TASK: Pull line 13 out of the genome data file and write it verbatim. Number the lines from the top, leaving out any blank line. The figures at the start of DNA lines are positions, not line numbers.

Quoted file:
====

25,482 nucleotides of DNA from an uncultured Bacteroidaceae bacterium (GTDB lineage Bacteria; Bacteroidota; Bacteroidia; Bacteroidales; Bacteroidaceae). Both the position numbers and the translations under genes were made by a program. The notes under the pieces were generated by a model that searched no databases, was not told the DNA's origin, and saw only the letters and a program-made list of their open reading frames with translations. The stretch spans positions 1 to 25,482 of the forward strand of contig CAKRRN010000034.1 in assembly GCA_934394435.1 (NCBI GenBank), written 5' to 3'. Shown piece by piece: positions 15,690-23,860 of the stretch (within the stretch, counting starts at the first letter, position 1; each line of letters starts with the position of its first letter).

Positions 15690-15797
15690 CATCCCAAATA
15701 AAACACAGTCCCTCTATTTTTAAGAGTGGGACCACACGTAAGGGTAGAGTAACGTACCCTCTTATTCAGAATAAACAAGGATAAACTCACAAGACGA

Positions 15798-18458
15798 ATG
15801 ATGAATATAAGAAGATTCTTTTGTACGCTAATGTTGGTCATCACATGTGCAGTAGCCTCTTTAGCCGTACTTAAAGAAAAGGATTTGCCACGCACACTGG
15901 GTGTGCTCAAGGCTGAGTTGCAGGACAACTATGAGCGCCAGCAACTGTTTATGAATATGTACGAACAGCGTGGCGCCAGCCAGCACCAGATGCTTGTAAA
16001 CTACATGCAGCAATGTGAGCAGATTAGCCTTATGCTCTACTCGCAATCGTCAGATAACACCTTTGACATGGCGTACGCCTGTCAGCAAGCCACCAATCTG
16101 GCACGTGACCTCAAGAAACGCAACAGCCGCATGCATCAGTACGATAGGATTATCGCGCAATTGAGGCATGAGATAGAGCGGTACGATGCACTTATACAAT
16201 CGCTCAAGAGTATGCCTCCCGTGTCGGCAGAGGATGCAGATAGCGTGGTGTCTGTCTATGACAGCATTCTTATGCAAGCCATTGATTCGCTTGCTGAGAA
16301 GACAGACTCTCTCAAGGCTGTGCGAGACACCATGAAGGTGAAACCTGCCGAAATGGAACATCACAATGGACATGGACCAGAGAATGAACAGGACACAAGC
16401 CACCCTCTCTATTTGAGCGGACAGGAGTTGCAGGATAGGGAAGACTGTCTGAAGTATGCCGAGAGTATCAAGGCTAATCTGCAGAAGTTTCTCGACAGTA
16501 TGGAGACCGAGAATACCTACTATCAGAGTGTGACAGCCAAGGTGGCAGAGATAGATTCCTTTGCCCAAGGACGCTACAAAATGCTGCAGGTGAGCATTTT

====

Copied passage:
16401 CACCCTCTCTATTTGAGCGGACAGGAGTTGCAGGATAGGGAAGACTGTCTGAAGTATGCCGAGAGTATCAAGGCTAATCTGCAGAAGTTTCTCGACAGTA